The research in the presented paper describes the process of education needs assessment of the Emergency Unit operating in the King Fahad Medical City. A survey was chosen as a data-gathering tool for the research. It has proven to be successful and allowed to determine which topics required additional attention in training. The information gathered in the course of research was utilized to create an education plan that should be able to improve the efficiency of the unit.


Abolfotouh, M., Salam, M., Bani Mustafa, A., White, D., & Balkhy, H. (2014). Prospective study of incidence and predictors of peripheral intravenous catheter-induced complications. Therapeutics and Clinical Risk Management, 10, 993–1001.

Barua, A. (2013). Methods for decision-making in survey questionnaires based on Likert scale. Journal of Asian Scientific Research, 3(1), 35.

Boctor, L. (2013). Active-learning strategies: The use of a game to reinforce learning in nursing education. A case study. Nurse Education in Practice,13(2), 96-100.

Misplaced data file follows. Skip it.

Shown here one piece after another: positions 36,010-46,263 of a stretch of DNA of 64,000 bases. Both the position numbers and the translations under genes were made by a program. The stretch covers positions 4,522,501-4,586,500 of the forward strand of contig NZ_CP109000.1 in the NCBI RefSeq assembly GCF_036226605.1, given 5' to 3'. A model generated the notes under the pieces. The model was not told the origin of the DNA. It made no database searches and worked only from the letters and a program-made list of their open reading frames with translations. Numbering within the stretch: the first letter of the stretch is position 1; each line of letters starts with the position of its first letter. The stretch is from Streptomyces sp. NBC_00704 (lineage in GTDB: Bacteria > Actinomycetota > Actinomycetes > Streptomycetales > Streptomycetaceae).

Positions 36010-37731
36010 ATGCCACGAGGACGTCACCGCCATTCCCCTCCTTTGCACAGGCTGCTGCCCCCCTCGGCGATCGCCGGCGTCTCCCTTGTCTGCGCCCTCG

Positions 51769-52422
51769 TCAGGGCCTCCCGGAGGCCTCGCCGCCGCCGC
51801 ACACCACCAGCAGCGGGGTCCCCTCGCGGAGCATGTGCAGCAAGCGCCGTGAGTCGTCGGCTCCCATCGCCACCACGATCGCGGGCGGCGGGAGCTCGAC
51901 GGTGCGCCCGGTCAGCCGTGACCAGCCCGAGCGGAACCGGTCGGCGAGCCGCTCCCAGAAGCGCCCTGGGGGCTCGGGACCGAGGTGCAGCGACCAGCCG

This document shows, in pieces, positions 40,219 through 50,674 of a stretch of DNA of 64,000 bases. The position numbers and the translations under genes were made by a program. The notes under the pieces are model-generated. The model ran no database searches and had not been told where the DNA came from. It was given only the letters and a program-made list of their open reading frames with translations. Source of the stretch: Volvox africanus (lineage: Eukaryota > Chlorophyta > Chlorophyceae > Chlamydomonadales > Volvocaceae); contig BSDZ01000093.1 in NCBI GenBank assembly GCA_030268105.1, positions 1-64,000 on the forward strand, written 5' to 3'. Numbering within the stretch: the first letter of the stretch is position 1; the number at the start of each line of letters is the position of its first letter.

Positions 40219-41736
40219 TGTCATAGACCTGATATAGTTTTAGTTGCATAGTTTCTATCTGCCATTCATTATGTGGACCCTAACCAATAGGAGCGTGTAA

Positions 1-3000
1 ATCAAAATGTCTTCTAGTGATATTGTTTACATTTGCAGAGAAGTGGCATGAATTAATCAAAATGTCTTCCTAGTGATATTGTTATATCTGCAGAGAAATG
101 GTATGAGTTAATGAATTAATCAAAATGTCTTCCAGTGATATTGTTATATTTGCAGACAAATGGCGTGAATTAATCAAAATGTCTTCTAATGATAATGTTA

Fairchild, R., Everly, M., Bozarth, L., Bauer, R., Walters, L., Sample, M., & Anderson, L. (2013). A qualitative study of continuing education needs of rural nursing unit staff: The nurse administrator’s perspective. Nurse Education Today, 33(4), 364-369.

Jones, J., Ashford, P., Asher, D., Barker, J., Lodge, L., Rowley, M., White, J. (2014). Guidelines for the specification, implementation and management of information technology systems in hospital transfusion laboratories. Transfusion Medicine, 24(6), 341-371.

Keating, S. (2014). Curriculum development and evaluation in nursing. New York, NY: Springer Publishing Company.

Leufer, T., & Cleary-Holdforth, J. (2013). Let’s do no harm: Medication errors in nursing: Part 1. Nurse Education in Practice, 13(3), 213-6.

Martel, J., Oteng, R., Mould-Millman, N., Bell, S., Zakariah, A., Oduro, G., … Donkor P. (2014). The development of sustainable emergency care in Ghana: Physician, nursing and prehospital care training initiatives. The Journal of Emergency Medicine, 47(4), 462-468.

McDonald, M. (2017). The nurse educator’s guide to assessing learning outcomes. Burlington, MA: Jones & Bartlett Learning.

Nguyen, H., Eikebrokk, T., Moe, C., Tapanainen, T., & Dao, T. (2016). Exploring health information technology implementation success factors: a comparative investigation in Nordic countries. International Journal of Healthcare Technology and Management, 15(4), 326.